We met with David to learn how he's leveraging his position as Atlanta's Managing Principal and uncovered more about his passion for the arts along the way. Continue reading to learn more about the architect leading the charge for our diverse and talented Atlanta project teams.
Q: How would you describe the culture of the Atlanta office?
DD: On one of my road trips during college, I found myself on an outcrop overlooking Canyonlands in Utah. The outcrop was covered with lichen. It was a wonderful multi-textural collection of colorful organisms that looked like a beautiful Joan Mitchell painting. Each life-form was characteristically unique from another, but together they formed a completely whole symbiotic community of fungus and algae. That’s pretty much Atlanta’s culture.
Q: Our Atlanta team has a long history with the arts. Can you share more about our in-house gallery?
DD: Gallery 100 is led by a committee of about a dozen employees. We curate approximately 80% of the exhibits. For the rest, we partner with independent and university-based galleries. We work hard to ensure the content of the art exhibited is truly an independent expression of our community. As we begin our thirteenth year operating the gallery, we realize the arts have become an integral component of our office culture. We love the dialogue, the exchange of thought and observations, and the shared dedication to play and discovery.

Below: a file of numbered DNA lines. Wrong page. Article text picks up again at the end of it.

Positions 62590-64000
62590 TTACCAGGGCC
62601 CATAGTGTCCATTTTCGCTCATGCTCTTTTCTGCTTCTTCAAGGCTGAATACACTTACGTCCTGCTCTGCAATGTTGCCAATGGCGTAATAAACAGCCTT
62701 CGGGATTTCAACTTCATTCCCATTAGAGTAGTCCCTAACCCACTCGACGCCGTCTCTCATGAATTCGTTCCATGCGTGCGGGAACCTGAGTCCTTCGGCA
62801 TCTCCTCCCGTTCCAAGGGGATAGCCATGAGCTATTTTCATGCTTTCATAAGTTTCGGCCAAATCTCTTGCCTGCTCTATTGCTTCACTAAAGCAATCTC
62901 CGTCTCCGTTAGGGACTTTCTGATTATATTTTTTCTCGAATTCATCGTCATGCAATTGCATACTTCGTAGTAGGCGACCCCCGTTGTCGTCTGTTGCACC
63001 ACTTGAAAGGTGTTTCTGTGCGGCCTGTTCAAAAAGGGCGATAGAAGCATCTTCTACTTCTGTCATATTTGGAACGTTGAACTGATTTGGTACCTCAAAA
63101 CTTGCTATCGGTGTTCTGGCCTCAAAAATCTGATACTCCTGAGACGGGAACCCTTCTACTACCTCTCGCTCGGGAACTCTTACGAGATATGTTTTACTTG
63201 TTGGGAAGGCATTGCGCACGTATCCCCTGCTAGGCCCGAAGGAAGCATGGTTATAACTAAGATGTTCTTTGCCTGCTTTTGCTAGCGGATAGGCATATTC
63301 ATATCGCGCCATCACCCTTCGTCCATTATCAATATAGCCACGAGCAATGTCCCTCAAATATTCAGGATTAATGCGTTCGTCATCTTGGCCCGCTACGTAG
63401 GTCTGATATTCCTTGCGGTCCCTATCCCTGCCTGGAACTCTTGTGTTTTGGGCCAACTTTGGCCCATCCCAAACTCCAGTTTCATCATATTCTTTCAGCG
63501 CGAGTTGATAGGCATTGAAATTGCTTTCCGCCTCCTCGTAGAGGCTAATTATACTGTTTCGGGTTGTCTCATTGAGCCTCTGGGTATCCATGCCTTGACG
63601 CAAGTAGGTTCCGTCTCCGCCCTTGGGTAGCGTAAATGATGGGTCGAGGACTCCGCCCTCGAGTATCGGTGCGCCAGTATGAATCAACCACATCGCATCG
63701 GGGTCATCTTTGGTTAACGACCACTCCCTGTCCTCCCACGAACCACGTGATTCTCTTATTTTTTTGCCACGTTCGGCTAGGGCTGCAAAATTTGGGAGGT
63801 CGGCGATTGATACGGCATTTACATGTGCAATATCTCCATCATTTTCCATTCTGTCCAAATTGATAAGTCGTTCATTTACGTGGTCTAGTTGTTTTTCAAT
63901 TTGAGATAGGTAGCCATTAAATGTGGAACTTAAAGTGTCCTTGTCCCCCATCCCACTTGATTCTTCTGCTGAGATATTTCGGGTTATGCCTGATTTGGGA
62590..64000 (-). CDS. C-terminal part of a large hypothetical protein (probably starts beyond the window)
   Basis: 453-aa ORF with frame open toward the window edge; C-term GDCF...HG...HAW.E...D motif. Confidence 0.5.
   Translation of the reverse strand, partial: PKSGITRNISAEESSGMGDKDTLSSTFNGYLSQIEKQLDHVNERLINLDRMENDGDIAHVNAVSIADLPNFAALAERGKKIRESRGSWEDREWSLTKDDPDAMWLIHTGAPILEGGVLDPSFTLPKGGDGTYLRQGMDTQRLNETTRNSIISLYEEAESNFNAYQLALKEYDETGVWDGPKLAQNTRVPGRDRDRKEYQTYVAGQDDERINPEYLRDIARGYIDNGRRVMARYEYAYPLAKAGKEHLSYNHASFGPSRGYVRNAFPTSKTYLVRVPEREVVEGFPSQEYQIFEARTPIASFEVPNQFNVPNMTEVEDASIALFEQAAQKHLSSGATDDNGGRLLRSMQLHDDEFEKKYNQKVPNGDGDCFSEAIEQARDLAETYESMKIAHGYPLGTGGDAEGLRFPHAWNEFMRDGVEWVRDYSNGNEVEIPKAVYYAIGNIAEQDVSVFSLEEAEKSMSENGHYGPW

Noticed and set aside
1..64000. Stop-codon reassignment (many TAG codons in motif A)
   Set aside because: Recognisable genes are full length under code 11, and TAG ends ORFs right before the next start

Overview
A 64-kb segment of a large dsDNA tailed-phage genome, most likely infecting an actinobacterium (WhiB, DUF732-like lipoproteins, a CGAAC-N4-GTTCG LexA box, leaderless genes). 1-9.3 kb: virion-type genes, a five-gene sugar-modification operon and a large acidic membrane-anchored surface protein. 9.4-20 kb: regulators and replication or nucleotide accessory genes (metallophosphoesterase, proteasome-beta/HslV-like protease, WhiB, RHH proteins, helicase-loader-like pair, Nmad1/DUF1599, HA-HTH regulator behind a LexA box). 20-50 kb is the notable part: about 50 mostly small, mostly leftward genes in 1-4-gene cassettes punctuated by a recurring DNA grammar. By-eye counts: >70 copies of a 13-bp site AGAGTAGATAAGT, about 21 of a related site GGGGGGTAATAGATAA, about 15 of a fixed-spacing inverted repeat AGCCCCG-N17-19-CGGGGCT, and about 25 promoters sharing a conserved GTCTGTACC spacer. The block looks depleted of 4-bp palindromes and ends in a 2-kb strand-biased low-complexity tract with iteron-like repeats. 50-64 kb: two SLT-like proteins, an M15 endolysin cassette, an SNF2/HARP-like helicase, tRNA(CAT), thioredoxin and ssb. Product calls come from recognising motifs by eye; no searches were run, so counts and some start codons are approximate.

Q: What are Atlanta’s current top projects?
DD: To clarify, I’m going to assume that "top projects" means "top inspirational projects." And, at the very top, for me, is Wellstar Health System, Douglas Hospital, Pediatric Emergency Department Expansion. This project is a very small 6K SF, with a very small budget and fee. But, when I attended the groundbreaking and four sweet kids (former patients) wearing hard hats and handling shovels were at the center of all photo ops, the project reminded me of the story, The Little Engine That Could. You can’t help but root for it.
Q: How do you choose to balance work and life? Is it possible?
DD: The balance of work and life has always been, is, and will probably always be impossible. Maybe it’s like perfection, always in pursuit, but never quite there.
Q: What’s something people would be surprised to learn about you?
DD: In addition to my day job as Architect, I am also an Artist and Furniture Designer. I’ve exhibited my work throughout the Atlanta region and in Birmingham, Miami, New York City, and Los Angeles. My work has been published in Metropolis, After Image, Art Papers, and many local rags. My most memorable review was for a loveseat that was referred to by the critic as "sinister." Yikes!